You can purchase this small painting here.

Tree of Leaf-angelization

Today’s Advent Art Meditation is from Matthew 4:14-16. Scroll down to “Thursday”.

JN800_Autumn Walk Among the Leaves © Jen Norton

“Autumn Walk Among the Leaves”

We have a humongous tree in our front yard. It’s the tallest tree on the block, and I don’t mean slightly taller. It’s literally three times higher than any other tree. I use it as a landmark for people to find my house. When I point out my tall tree to someone in the neighborhood, they usually look up and say, “Wow, I didn’t even notice that!” How could they miss it? But then I think most of us live our lives, nose down, on auto-pilot, thinking about whatever it is we need to think about that day. We forget to look up and notice the foliage.

God knows we’re busy, so in the proper season, he relinquishes the leaves down into our world. My tree drops thousands upon thousands of leaves each fall, and not just on our yard. With the help of the wind it shares them with ALL the neighbors. I’m pretty sure my tree keeps several gardeners employed throughout the winter months. Some immediately clean the leaves away. Some might get really annoyed and wish I’d cut my tree down. But some may relish the leaves that bring the fall mood and change of season. And the children, especially, will rake them up and then revel in jumping into the middle of the pile.

In today’s verse, Jesus has just returned from his temptation episode in the desert to find his cousin John the Baptist  arrested. He leaves Nazareth and moves to Capernaum, fulfilling one of Isaiah’s prophesies about people from those lands living in darkness now seeing the light. Jesus begins his mission to teach people to reform their lives. He gathers his disciples, growing their budding faith. They will later travel like the leaves in the spirited wind to new lands to share the Word. Some who hear will welcome the new season; some will not.

God’s love is like my tree, grounded, providing life, branching out. We are like the leaves. We begin as buds and grow to big green leaves. As the green of youth leaves us, we take on our full colors and eventually ride the winds of our talents to help spread the message of love. Within the seasons, God is always creating and we are part of it, whether we are aware of it or not. I hope as you celebrate Christmas this weekend, wherever the wind blows you, you will be like the children reveling in the “leaves” of your friend and family tree and the mystery of the season. It’s your time to notice.

You can purchase this little illustration here.

R-E-S-P-E-C-T…That’s what the Shepherds longed to see!

Today’s Advent Art Meditation is from Luke 2:8-20. Scroll down a bit on the link to the right verse.

The Lord is My Shepherd © Jen Norton

“The Lord is My Shepherd”

The shepherds of Bethlehem knew something about respect…as in they probably didn’t get much of it!

Shepherding was a dirty job. It paid very little, was physically tough, and you probably didn’t smell too good spending all your days and nights with sheep. You lived outside the city walls, away from the “regular” citizens. Sheep are dirty, can’t defend themselves, and aren’t too smart. The shepherd must lead them to food and water. He must keep them away from predators, cliffs edges, snakes and poisonous plants. The sheep rely completely on their shepherd from dawn to the next dawn. God refers to us as his sheep a lot in the bible. Should we be insulted? Don’t we deserve more respect?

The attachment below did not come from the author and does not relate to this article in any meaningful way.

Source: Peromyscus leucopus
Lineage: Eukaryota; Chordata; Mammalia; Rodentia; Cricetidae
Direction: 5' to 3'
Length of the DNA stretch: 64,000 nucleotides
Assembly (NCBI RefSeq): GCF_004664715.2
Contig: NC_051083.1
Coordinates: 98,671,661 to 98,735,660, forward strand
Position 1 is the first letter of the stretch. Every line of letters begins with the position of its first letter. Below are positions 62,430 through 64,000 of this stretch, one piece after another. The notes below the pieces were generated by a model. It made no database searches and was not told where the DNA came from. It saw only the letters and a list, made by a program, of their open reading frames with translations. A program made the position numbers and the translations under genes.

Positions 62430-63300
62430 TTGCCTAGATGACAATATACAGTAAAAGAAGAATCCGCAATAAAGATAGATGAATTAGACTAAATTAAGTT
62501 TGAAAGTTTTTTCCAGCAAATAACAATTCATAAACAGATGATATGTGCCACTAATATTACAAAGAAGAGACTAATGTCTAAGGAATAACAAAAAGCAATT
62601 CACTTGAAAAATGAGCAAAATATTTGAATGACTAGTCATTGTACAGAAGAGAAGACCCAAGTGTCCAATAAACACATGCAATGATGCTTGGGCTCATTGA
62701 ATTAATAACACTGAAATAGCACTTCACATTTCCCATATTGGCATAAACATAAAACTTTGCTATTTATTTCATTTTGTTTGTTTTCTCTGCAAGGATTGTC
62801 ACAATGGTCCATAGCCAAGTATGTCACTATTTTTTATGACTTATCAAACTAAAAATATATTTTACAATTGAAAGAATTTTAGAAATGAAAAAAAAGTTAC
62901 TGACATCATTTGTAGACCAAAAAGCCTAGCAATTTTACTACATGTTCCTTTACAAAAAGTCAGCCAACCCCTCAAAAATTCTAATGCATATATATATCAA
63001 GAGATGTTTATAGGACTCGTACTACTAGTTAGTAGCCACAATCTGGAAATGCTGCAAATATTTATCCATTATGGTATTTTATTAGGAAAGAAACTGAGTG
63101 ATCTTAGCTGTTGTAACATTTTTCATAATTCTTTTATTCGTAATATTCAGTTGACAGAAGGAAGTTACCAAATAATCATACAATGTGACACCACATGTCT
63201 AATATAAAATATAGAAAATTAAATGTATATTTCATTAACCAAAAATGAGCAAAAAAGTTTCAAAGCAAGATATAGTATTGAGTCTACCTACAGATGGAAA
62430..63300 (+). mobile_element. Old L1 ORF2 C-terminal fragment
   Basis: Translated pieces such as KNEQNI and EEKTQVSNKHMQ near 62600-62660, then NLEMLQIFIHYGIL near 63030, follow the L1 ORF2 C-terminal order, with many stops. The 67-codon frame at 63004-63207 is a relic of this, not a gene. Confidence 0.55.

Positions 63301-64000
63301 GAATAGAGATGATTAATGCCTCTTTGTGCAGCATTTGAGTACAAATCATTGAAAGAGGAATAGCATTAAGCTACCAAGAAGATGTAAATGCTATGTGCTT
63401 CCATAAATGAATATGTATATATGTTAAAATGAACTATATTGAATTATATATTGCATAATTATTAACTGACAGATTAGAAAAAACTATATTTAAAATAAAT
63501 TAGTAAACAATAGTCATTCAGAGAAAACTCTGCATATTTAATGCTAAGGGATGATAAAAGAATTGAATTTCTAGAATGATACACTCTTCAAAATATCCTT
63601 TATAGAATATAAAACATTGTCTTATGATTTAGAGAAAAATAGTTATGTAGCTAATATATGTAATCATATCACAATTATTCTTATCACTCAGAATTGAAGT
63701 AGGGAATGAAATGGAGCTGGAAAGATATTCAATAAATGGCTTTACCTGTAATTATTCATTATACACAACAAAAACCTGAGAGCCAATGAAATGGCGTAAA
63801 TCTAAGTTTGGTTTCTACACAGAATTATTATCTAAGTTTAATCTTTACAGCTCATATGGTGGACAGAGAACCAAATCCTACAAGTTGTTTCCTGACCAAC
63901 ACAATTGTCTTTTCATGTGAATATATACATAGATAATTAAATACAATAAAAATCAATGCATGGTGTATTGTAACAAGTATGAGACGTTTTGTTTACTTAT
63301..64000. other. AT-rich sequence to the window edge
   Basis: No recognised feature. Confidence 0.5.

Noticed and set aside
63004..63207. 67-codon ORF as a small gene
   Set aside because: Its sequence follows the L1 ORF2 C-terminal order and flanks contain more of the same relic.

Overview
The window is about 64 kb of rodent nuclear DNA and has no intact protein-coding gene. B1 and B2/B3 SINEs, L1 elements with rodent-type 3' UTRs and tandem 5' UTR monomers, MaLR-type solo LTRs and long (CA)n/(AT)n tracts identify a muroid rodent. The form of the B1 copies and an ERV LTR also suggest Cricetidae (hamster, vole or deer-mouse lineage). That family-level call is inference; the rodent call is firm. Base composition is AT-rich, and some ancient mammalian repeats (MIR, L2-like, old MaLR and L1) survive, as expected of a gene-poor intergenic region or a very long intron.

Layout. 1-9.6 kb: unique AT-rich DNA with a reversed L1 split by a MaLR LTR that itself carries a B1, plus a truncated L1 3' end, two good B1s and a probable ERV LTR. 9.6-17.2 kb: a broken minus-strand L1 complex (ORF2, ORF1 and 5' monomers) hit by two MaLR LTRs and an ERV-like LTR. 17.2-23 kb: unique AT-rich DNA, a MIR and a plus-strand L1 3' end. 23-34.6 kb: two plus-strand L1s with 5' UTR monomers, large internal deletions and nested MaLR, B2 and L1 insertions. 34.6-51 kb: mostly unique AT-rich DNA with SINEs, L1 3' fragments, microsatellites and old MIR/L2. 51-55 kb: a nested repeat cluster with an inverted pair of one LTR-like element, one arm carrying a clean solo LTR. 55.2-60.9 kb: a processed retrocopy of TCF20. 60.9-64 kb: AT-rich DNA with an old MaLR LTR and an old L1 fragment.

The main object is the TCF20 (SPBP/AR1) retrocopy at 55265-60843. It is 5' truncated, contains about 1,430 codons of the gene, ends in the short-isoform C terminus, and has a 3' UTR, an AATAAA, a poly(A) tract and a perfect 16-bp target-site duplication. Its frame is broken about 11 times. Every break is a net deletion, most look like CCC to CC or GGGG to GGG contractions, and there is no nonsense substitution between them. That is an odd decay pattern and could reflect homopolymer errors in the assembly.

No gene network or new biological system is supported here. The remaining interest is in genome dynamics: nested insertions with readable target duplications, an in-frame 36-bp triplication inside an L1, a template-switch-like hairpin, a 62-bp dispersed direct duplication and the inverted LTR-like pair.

We often think we do. Lots of people sit in prisons or otherwise get themselves into bad scrapes over the issue of respect. Perhaps we look for respect in the wrong places. A good shepherd, knowing the dependance his sheep have on him, loves them in spite of their short-comings. He would risk his life to ward off a predator or search night and day for a lost one. Sheep with a good shepherd to lead them should have no fear, except for loss of the shepherd. God sees the messes we get ourselves in to and so he sent his son, the ultimate Good Shepherd, to lead us. Jesus showed even the lowest of us respect.

So the Angels appeared to the shepherds first. Right away the Angels tell them “Be Not Afraid”, even before they laid out the details. God knows how much fear we live with. Then they revealed their surprise: “A messiah has been born to them.” To the shepherds, first, before the kings. It was an exciting moment in the solitary life of a shepherd…of course they went to see.

After the shepherd’s visit, the verse then says, “Mary kept all these things, pondering them in her heart.”  That just may be the moment she knew her son would turn the world upside down. You know all hell’s going to break loose when common shepherds find respect and solidarity with the newly-born Lamb of God.

This painting can be purchased here.

Away in a Manger, with Father and Son

Today’s Advent Art Meditation is from Matthew 1:18-25. Since I spent a while at the dentist today and went to a Christmas event tonight, I’ve done a pen and ink sketch this time!

JN797_Joseph's Moment © Jen Norton

“Joseph’s Moment”

Poor Mary…God asked a lot of her. Here she was living a good Jewish teenage life, doing her chores, obeying her parents, laughing with friends. She’s engaged to a hardworking carpenter and her future is set. Then along comes God to rock her world. In his defense, he did send the Angel Gabriel to make sure she was cool with it, and she said “Yes” (Luke 1:26-38). You know the rest.

But what about Joseph? He had to say “yes” as well for this all to come together, and those times as well as ours, men had a lot more outs in situations like this. He could have dragged her in front of authorities when he found out she was pregnant, publicly humiliating her and ruining any chance she had at a good life. It would have been within his rights. Instead, he decided to divorce her quietly to spare her the embarrassment. Then the angels stepped in and told him not to be afraid that he was meant to be her husband and father to her child. So he stepped up to his calling. He put family first.

Soon after their marriage they had to travel by foot and donkey to another land for a government census. I’m sure he wasn’t thrilled about that inconvenience, but he kept his wife safe along unprotected Roman roads. He was a forthright, responsible guy. So they finally get to Bethlehem, they’re tired, they can’t find a place to stay and is wife is about to pop! They hide out in a stable where she gives birth.